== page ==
Ethiopia: Drops in Landline Tariffs for Peak Hours, Off-Peak Hours but from high level
Alarmed by the marginal increment in landline subscribers and a revenue shortfall from the targeted 9.8 billion Br of its operations last year, ethio telecom has reduced tariffs across zones for telephone calls made from landlines, beginning January 1, 2012.
The number of fixed line subscribers in Ethiopia is slow to grow compared to mobile, increasing by 37pc since 2005. Despite being launched over a centaury ago, landline subscriber numbers reached only 836,000 last year, while mobile users reached 10.5 million in 2011, up 931pc from only six years ago.
Managers at ethio telecom, contracted from Orange Telecom of France, want to change such marginal growth. In their bid to increase both the number of calls and their durations, they have reduced tariffs, for the first time, for peak hours, from 7:00am to 9:00pm, by 66.3pc to 83 cents on the Birr a minute.
A more significant reduction is seen in off peak hours, including during weekends and holidays. Calls during these periods will be charged 35 cents a minute, dropping by a whopping 228pc.
"This is to encourage subscribers to use it more frequently than they used to, which, in turn, increases the revenues of the company," Abdurahim Ahmed, public communications head at ethio telecom, told Fortune. "The traffic from subscribers making calls is the way to generate more revenue."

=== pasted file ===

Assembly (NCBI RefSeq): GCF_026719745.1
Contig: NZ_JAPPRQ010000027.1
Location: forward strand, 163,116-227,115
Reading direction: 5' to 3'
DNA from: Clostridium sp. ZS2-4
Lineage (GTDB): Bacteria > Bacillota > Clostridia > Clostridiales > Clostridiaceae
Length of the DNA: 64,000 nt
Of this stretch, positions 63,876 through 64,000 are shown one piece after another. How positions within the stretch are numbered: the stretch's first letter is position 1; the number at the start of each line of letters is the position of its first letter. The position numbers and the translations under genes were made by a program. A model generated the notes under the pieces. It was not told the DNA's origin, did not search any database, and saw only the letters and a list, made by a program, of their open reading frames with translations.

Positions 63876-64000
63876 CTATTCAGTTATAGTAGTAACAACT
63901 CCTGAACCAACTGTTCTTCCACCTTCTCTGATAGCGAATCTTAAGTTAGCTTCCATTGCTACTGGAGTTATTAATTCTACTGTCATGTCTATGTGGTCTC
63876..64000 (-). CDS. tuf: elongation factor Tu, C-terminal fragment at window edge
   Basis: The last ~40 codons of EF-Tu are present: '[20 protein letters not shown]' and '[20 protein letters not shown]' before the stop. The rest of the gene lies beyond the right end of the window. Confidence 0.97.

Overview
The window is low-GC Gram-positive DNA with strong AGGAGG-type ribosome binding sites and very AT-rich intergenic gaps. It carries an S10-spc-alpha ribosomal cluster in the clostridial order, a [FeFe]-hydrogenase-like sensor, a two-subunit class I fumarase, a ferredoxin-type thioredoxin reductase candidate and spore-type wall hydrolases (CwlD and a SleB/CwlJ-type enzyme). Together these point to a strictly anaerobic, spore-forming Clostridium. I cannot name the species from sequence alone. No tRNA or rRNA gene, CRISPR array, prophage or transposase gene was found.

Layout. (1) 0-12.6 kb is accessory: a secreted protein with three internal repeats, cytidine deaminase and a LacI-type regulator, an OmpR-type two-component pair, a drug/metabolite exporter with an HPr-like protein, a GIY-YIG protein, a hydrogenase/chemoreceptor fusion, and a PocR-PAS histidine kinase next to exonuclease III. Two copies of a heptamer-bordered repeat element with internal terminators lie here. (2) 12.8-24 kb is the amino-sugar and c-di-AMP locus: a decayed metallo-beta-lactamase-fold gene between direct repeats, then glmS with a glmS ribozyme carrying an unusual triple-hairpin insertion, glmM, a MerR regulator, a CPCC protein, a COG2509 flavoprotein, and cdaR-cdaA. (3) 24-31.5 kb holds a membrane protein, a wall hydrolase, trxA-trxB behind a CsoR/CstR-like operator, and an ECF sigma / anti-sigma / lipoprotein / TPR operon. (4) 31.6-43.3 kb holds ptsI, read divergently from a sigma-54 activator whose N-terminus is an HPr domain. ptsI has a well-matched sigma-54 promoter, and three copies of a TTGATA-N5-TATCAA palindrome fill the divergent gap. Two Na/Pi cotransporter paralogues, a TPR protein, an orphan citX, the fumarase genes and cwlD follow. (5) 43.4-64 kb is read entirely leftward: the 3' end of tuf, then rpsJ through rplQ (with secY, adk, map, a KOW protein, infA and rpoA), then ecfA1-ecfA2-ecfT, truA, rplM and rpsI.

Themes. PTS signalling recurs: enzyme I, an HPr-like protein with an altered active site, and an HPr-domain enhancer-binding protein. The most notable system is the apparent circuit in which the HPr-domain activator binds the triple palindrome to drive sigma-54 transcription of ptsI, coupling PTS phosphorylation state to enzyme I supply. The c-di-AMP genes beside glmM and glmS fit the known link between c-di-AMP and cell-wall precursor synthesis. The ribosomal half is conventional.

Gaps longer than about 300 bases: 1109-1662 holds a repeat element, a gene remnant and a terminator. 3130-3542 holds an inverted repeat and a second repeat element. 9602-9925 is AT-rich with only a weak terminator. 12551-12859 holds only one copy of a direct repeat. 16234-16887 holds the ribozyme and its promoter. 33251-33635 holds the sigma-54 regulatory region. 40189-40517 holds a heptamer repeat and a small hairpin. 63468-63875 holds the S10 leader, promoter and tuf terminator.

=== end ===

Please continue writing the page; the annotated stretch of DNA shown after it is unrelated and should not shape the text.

This is part of the new business plan of the telecom service monopoly of the country that took over the former Ethiopian Telecommunications Corporation (ETC), two years ago, for 42.3 million dollars.
"The aim is to avoid the price variations of calls in town and out-of-town," Abdurahim told Fortune.
ethio telecom only charges 20 cents for six minutes in town, below even the tariff rate for calls from its public phones that are charged the same price for three minutes. The number of public payphones in operation was only 5,025, as of September 2009. Despite recent efforts to register and license public phone call providers, the majority of kiosk phones are not regulated, according to the Ethiopia ICT Sector Performance Review 2009/2010.